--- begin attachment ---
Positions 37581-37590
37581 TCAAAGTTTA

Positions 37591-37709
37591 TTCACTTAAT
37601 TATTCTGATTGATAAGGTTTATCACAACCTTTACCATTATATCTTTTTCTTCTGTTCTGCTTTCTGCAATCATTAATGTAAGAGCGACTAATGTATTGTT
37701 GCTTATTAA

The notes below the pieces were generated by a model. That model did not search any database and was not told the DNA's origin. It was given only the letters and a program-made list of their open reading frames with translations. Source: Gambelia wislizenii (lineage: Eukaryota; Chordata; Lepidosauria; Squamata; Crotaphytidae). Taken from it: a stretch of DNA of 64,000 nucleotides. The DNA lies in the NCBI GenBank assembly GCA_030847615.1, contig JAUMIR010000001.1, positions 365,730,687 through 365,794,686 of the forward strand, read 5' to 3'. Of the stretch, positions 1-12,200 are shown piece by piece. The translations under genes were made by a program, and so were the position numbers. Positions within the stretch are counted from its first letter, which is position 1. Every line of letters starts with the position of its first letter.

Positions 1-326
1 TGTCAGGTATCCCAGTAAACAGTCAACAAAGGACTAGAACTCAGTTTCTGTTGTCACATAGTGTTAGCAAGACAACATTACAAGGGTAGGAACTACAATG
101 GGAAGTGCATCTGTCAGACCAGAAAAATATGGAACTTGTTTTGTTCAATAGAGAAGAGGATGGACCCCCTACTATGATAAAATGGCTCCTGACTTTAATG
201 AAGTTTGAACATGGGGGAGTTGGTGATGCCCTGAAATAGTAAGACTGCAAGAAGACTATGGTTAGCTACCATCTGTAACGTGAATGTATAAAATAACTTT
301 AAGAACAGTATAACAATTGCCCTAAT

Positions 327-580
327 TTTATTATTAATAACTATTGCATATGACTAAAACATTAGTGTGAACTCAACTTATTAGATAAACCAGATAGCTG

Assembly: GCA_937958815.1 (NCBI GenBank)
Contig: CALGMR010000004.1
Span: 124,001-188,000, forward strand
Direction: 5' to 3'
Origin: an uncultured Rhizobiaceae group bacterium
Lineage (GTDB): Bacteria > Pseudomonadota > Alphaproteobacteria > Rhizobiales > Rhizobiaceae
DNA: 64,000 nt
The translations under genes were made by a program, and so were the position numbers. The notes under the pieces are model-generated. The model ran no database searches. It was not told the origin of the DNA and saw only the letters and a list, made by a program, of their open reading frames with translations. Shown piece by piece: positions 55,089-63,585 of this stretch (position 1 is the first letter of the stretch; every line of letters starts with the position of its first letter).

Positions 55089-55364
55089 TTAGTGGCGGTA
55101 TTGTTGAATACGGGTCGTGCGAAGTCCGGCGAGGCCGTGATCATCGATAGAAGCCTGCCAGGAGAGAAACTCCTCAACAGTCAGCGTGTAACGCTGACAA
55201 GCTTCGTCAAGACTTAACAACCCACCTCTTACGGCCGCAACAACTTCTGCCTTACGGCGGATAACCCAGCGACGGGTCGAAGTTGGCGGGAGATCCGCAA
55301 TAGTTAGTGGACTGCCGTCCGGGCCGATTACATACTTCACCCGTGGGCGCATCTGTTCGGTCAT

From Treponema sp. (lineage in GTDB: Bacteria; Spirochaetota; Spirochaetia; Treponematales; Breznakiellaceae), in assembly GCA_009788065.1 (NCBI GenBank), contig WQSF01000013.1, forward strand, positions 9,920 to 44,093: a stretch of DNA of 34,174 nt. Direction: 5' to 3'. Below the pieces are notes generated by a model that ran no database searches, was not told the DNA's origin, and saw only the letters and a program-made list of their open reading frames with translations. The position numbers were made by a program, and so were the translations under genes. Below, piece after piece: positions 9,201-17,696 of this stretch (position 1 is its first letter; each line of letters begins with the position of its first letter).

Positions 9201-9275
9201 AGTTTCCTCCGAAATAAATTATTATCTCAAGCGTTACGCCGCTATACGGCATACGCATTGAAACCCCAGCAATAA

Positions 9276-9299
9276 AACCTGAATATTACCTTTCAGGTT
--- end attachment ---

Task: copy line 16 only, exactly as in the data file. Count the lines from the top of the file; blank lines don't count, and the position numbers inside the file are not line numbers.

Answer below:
Contig: CALGMR010000004.1